Looking back on Oklahoma City’s 2020-21 season, we should have known what kind of season Shai Gilgeous-Alexander was going to have after his first game.
On the opening night of the campaign, Shai dropped 24 points, 9 assists and 7 boards in a win over the Charlotte Hornets. His 3-point shooting (1-of-6) was poor, yes, but he still scored efficiently. He still got to the free throw line 10 times and he dominated the pace of the game.
He also hit this game-winner:
Shai never looked back, eventually getting to a point where he was routinely scoring 25+ points mid-way through the season.
Most exciting development
It’s hard to pick just one aspect of Shai’s game that’s the most exciting. He improved in a number of key areas, including as a play-maker and as a volume scorer.
This was the first year he showed the ability to be a lead ball handler and create for others, which he did to the tune of 5.9 assists per game. His previous career-high was 3.3 assists per game.
Shai also demonstrated elite shooting ability for the first time, making 41.8 percent of his 3-pointers on a volume of 4.9 attempts per game. His 62.3 percent true shooting percentage was better than the likes of Damian Lillard, James Harden and Kyrie Irving.
Most importantly, he proved once again that he’s a winning player. Despite a lackluster-at-best supporting cast, OKC was nearly a .500 team (16-19) in games where he played.
Most concerning development
If there’s anything to be concerned about with Shai, it’s the plantar fasciitis injury he suffered mid-way through the year.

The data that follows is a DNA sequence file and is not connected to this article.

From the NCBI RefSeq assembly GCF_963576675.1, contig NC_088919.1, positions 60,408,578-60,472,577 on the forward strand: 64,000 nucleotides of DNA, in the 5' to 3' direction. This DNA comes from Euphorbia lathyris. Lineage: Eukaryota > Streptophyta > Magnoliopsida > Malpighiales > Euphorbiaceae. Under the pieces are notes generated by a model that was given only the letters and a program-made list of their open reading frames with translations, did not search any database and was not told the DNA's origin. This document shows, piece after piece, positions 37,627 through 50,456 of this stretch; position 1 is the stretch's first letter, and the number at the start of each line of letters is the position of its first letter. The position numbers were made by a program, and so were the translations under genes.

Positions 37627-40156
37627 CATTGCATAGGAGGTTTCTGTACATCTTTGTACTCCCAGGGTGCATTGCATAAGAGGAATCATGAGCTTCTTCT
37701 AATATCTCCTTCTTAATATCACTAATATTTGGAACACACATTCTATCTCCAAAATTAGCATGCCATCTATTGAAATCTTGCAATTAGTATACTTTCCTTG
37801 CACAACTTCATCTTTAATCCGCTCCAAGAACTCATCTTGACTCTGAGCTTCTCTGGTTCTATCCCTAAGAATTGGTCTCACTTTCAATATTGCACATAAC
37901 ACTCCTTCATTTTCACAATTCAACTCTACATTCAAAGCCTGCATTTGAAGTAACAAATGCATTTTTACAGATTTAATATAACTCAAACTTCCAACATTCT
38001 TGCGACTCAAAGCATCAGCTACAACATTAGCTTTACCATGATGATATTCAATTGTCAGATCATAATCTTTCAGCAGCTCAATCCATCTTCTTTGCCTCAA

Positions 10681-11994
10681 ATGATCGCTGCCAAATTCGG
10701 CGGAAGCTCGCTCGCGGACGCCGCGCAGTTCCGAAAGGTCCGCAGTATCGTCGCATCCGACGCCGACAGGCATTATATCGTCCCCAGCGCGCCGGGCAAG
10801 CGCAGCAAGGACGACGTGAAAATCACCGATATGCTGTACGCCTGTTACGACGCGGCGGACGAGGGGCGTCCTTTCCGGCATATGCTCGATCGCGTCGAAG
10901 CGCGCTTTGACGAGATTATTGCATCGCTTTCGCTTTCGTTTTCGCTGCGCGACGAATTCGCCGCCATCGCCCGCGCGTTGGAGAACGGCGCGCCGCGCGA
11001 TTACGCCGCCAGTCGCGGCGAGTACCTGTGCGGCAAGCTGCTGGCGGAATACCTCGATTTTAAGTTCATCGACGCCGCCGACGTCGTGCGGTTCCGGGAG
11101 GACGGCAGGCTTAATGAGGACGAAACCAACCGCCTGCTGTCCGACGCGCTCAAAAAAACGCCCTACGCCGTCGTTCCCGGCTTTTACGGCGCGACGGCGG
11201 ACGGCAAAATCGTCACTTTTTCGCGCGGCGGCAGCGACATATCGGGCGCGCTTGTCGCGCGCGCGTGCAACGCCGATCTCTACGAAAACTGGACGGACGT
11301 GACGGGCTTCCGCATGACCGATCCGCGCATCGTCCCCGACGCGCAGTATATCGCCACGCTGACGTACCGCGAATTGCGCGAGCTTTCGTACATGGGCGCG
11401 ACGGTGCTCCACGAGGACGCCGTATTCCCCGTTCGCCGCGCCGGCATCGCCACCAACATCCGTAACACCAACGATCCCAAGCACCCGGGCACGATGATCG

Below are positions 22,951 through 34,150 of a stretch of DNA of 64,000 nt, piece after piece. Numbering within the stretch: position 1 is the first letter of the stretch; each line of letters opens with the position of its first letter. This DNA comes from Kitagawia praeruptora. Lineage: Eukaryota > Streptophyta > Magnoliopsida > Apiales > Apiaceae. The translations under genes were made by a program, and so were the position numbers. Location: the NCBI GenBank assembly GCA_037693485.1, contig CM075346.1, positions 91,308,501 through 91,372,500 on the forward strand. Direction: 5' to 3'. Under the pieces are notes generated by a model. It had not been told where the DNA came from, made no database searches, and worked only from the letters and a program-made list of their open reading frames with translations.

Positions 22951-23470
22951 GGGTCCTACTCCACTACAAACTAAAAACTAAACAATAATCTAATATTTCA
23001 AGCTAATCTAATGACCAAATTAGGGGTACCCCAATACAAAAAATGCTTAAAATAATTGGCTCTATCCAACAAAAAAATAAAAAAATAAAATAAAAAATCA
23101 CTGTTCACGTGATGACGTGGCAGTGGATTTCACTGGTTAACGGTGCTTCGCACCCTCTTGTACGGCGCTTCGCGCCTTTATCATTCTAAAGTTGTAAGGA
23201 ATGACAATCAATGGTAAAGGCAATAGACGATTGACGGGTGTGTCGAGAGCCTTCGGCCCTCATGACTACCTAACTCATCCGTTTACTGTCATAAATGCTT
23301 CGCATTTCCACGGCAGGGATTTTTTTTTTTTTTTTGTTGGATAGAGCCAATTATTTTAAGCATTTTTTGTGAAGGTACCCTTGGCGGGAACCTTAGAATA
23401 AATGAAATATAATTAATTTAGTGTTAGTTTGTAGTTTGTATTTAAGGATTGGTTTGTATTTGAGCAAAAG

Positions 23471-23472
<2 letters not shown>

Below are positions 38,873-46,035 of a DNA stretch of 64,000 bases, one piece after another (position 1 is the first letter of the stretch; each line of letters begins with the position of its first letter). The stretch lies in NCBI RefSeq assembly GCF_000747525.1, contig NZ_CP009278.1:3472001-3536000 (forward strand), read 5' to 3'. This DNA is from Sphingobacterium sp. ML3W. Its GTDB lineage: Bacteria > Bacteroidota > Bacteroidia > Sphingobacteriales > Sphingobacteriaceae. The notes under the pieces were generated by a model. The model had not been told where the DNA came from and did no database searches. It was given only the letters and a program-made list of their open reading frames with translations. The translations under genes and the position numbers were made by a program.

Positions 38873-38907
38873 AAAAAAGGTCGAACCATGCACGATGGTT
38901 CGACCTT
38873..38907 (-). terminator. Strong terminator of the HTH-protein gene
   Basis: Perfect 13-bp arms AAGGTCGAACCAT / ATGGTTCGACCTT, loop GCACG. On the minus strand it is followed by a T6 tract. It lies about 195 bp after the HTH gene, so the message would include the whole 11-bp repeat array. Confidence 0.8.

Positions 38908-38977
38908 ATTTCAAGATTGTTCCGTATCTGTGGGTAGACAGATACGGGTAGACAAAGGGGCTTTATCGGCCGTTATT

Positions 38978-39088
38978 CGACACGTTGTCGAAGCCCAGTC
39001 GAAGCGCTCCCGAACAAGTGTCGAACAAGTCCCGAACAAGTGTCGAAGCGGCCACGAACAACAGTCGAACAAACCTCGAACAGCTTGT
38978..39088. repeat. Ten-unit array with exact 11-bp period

This shouldn’t turn into a long-term injury concern, but having foot issues is always something you want to avoid. It will be interesting to monitor his health and playing time — if any — for Team Canada this summer.
How will his season be remembered?
This will be known as the year when Shai showed he had true super star upside. There were some doubters after his performance in the Bubble last summer, but he did more than enough to squash those concerns.
2020-21 was also the season where Shai proved he could be a lead guard. After playing mostly at shooting guard during his first two seasons, he excelled at the point in OKC in Year 3. That’s something he’ll need to continue to develop, but his ability to drive to the basket (and find open shooters if necessary) is a massive advantage.
Shai was so good this past season that I’m hesitant to put a ceiling on him. It’s exceptionally rare to have an efficient scoring guard so early in their career, especially at his size and length. I certainly don’t think we can rule out the possibility that he’s the best player on OKC’s next contender — and I would not have said that before the start of this season.
His current trajectory implies another leap is coming in Year 4. If that’s the case, OKC could be much closer than anticipated to another era of sustained, competitive basketball.